What impact has Brexit had on the mortgage market?

What impact has Brexit had on the mortgage market?

What impact has Brexit had on the UK mortgage market

The impact of Brexit on the mortgage market

It might seem as if Brexit – and, more specifically, speculation regarding Brexit – has rather taken over life as we know it. The economy, domestic political issues, the stock markets, inflation, house prices, property, the retail sector – all are now being viewed through the Brexit prism, all judged in relation to Brexit and its potential consequences.

And the mortgage market is no different. Contractor Financials, a specialist mortgage brokerage, has set about analysing the impact Britain’s vote to leave the EU has had on the mortgage market, running a vast and thorough information-gathering campaign to achieve this goal.

Although house prices have been rising steadily for a number of years – and rose by a further 5% in 2016 – there were some who feared that the vote for Brexit could have a detrimental effect on the property market. Some of the more gloomy forecasts suggested that house prices could fall off a cliff. This, of course, didn’t come to pass, with the property world remaining robust and resilient in the face of the shock result.

The research, though, takes a look at a number of different angles and scenarios to provide insight and reassurance for those worried about the impact of Brexit on the world of mortgages and the wider housing market as a whole. In order to do this, it borrowed on predictions from industry professionals and experts who work within the financial world on a day-to-day basis, from mortgage lenders to independent financial advisers.

The key finding from the survey shows that most industry experts expect the mortgage market to continue to grow in the year ahead. Some 57% of those surveyed predict growth of 1-5% in the next 12 months, despite the uncertainty surrounding Brexit, Article 50 and Britain’s negotiating strategy.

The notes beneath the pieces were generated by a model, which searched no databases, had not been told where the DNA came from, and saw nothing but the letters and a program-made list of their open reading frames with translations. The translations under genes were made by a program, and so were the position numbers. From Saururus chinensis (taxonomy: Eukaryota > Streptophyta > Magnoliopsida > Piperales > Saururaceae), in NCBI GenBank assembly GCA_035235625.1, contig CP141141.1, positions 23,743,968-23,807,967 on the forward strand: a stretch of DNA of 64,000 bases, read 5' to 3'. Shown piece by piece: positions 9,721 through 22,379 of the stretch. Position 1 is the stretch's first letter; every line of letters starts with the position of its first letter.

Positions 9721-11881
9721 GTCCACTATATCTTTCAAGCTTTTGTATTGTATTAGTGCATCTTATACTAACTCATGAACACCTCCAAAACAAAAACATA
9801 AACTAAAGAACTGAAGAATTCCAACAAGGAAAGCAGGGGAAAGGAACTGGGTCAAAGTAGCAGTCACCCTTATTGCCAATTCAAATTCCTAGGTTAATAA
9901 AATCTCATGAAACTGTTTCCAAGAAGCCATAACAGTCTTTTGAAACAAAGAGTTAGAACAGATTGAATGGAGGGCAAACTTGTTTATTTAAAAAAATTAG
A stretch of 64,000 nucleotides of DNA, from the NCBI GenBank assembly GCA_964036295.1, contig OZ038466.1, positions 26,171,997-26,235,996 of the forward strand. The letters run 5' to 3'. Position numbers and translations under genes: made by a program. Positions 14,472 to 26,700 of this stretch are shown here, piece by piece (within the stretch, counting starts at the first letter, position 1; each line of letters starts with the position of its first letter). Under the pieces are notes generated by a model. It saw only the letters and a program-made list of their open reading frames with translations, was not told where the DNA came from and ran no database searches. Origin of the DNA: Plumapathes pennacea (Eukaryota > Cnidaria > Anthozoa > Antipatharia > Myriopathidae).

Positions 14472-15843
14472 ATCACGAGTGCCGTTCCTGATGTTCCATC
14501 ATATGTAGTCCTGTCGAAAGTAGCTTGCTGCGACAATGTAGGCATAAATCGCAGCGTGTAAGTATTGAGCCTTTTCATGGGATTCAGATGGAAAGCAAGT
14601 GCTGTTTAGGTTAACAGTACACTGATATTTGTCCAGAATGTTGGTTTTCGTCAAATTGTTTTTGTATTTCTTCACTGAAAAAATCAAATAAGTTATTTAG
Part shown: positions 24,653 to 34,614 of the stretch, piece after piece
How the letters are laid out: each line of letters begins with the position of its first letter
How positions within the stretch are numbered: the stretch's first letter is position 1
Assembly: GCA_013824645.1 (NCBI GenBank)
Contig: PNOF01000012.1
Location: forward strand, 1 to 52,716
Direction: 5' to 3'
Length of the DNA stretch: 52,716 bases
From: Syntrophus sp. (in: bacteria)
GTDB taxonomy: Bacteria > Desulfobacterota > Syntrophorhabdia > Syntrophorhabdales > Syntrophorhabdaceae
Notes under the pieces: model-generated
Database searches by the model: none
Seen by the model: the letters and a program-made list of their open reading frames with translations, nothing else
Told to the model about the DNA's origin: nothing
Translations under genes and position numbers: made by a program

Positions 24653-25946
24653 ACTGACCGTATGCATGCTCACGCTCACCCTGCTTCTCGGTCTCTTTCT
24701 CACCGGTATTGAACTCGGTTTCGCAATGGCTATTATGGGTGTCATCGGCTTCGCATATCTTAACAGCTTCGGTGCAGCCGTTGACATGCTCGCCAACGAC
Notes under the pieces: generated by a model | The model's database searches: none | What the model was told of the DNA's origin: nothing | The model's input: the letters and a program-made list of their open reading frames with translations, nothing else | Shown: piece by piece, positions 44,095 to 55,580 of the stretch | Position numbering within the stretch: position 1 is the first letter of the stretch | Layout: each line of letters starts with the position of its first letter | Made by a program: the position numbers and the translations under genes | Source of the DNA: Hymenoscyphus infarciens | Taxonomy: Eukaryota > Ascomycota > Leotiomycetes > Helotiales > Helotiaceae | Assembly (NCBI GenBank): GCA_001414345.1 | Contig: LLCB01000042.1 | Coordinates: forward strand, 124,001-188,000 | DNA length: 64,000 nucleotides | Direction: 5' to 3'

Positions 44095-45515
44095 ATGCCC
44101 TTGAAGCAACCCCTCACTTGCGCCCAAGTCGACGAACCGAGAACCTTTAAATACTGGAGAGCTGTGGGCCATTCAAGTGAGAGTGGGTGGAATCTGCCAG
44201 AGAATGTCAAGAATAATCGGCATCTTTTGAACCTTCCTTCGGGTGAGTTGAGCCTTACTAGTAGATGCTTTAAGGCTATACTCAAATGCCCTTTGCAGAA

In fact, the things most likely to affect growth are external factors such as job uncertainty and consumer confidence. Of course, there is a strong argument that Brexit could have an impact on these external factors themselves, but the research suggests that Brexit uncertainty itself won’t be an issue.

The survey also found that 60% of lenders believe now is the best time in a long while for borrowers to take out a long-term fixed-rate mortgage, preferably five years in length. One of the unforeseen outcomes of last June’s vote was the cut in the Bank of England’s base rate, from 0.5% to 0.25%, for the first time in seven years. It had remained at (then historic) lows of 0.5% in the aftermath of the global financial crisis to help protect the economy. After Brexit, the decision was taken to cut interest rates further to stimulate growth and protect house prices.

Low interest rates represent good news for mortgage borrowers, particularly those on mortgages which track the Bank of England’s base rate. Mortgage rates have been very low of late, with many viewing current rates as the best a borrower is ever likely to get. For those that can cobble together the necessary deposit, monthly mortgage repayments are - in many cases, especially in London – cheaper than rent.

Post-Brexit, borrowers also had a greater range of mortgage products to pick from, with some 5,336 deals on the market at the end of September, compared to 4,736 in June.

What’s more, in the three months after Britain voted to leave the EU the cost of borrowing dropped, down from a rate of 2.99% in June to 2.85% in September.

Although the aftermath of June’s vote has undeniably caused political and economic uncertainty – with effectively a whole new team running the country, the pound crashing to a 31-year low, rising inflation and business uncertainty – the property market has largely weathered the storm unscathed. There was a slowdown before and after the vote – as people took a wait and see approach – but since then the recovery has been solid and some of the more doom-laden predictions have failed to materialise.

Of course, we haven’t actually left the EU yet, but when Article 50 is invoked (and there is still some debate about when exactly this will be) and the official process begins, there is little to suggest that the property market will be impacted adversely.

In fact, as the above research shows, there may be benefits – since June 23, the mortgage market has grown in strength and house price growth has remained robust, what’s to say Article 50 being triggered won’t have a similar effect? There is understandable nervousness about a potential rise in interest rates, and what exactly the fallout from our withdrawal from the EU will be, but this will only become clearer in the months and years ahead. 

For now, we can only hope that the property and mortgage markets continue to show the same resilience that they have shown since June. All the forecasts point to that being the case, which is helping to keep industry optimism high.